I don’t think I need to explain how hard it was to tear myself away from Palm Island (you’ve seen the post, you get it right?) It came as no surprise to learn that guests have wept on the Palm Island pier as the boat arrives to take them home. I didn’t go that far but I probably would have if I weren’t on my way to another Elite Island Resort.
Arriving back in Antigua there were aspects of Galley Bay that evoked fond memories of my time on Palm Island. As they are sister resorts I arrived at Galley Bay with high expectation; it did not disappoint. Those little touches I had enjoyed about Palm; the all-inclusive a la carte menu, smiley and efficient service, impressive management, homegrown fruit and vegetables – were exactly the same at Galley, in fact, there was even more of it.
Just like my arrival on Palm Island the entrance way to Galley Bay makes a fabulous first impression. The land was once a sugar plantation so standing tall near the main entrance is the old mill, a reminder of the island’s past. At reception I was escorted to a buggy and driven into its present, via a straight path over a tree-surrounded lagoon.
Galley Bay is a very clever resort; cunningly hiding a wealth of facilities yet maintaining the feel of a boutique hotel. This may have something to do with the way the rooms hug the coast – an elegant, long stretch of golden coast (which Georgio Armani has chosen to own a home on one end of.) The beachfront rooms are arranged in villas, 4 to a block and each no more than 1 storey high. I got to test out one of the chicly refurbished Premium Beachfront Suites. The entrance is on the same side as the lagoon whilst inside the ocean feels within arm’s reach of the bed. It’s a big bed too, a giant, spongy one like you get in the US; I have to run and jump to get in every evening. I also have 2 showers in my bathroom (one is perfect for short people like me on the days you don’t want to wash your hair) and a rather large tub. The lounge area has a complimentary minibar and there are two sunbeds on the balcony, as well as on the sand on the beach just below.
In the heart of the resort is the main TeePee Bar (told you it was smart) where guests gather for a daily frozen blend of their favourite fruit. Nearby are the spa with outdoor cabanas, Sea Grape Restaurant, library, gym and bike rental – it’s all there if you need it, but discreetly tucked away if you don’t. The beach is bookended by a further two restaurants; Gauguin, where I gorged on the daily changing burger special (including bbq infused onions and a coleslaw with chunks of pineapple) and Ismay’s, the resort’s fine dining restaurant where I tucked into a chef’s special appetizer of prawn and passion fruit and an extra special surf and turf. (Thanks to Chef Stan and his team for these culinary creations.)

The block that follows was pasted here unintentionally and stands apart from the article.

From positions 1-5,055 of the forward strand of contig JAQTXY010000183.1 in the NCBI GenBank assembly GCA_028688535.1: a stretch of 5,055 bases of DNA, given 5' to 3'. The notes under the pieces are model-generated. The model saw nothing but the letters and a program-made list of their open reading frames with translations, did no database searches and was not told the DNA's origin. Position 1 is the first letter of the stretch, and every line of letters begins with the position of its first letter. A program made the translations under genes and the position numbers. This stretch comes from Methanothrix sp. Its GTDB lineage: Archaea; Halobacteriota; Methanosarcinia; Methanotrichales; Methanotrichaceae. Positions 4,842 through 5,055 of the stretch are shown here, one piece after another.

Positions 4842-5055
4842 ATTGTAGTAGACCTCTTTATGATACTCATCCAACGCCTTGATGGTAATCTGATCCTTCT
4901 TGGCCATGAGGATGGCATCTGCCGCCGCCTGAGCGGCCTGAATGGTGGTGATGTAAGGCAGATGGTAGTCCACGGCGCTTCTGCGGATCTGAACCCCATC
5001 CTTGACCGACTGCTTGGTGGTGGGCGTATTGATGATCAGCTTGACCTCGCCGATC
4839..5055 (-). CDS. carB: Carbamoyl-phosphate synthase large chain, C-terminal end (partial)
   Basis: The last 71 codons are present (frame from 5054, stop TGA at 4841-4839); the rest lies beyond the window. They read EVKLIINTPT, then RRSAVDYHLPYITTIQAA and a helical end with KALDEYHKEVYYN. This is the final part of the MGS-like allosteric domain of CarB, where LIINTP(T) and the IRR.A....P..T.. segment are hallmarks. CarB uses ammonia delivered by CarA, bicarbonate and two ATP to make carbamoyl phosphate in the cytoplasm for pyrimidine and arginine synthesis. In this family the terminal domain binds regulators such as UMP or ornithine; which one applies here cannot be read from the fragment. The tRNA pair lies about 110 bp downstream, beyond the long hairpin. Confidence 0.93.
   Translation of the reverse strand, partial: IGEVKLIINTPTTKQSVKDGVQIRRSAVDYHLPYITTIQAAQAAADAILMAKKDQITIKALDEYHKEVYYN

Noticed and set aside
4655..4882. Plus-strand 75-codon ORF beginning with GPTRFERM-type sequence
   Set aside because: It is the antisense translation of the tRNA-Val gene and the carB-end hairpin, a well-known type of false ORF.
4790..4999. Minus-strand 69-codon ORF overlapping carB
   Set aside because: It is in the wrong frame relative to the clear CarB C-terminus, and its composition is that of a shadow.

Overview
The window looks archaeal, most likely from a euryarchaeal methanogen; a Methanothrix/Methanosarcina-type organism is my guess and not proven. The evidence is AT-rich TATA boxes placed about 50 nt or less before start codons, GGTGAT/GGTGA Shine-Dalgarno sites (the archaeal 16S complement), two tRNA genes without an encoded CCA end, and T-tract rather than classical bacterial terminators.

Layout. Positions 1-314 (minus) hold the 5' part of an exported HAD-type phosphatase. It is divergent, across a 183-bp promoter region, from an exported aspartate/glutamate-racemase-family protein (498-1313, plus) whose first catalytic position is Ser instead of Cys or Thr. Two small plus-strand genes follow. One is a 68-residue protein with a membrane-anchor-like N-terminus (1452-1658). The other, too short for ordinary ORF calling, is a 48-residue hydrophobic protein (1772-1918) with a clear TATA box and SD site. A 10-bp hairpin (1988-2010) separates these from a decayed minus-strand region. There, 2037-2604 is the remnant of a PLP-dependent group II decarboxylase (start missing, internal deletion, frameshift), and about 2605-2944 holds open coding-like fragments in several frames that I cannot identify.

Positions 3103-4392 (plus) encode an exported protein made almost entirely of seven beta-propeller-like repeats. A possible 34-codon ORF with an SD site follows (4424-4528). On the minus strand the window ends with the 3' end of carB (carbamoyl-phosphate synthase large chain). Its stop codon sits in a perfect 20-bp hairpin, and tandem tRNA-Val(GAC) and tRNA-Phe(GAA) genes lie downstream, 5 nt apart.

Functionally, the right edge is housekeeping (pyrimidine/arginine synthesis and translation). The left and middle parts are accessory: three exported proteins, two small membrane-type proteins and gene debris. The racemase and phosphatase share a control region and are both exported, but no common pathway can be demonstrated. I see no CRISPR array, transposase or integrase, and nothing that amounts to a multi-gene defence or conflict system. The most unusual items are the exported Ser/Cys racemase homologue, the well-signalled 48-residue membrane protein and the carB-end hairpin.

In the mornings Ismay’s plays a different role as the sea-facing venue for the daily yoga class. Ivana takes the class through a challenging but not punishing morning routine of yoga adding meditative thoughts along the way.
‘Be thankful for this moment,’ she tells us, “and everything that bought you to it’. It was a very poignant moment for me, not least because when we opened our eyes a light rain shower had left a rainbow reaching through the palm trees and resting on the beach.
Ivana finishes the class by placing her aromatherapy-oiled hands on my shoulders, easing the tension from my body and sending it deep into the ground. The spa had worked wonders on my head and neck, the ocean had left me feeling light, the sun had warmed my bones. The #EliteHop had cured my winter woes, just as I had hoped.
Please don’t ask me to choose which was my favourite stop in the #EliteHop because I simply couldn’t. Each resort had something about it that made you feel special – whether it be the sea-facing spa at St James Club, the breathtaking beauty of Palm Island or the food at Galley Bay. I feel very privileged to have experienced them all and can’t thank Elite Island Resorts and British Airways enough for the opportunity.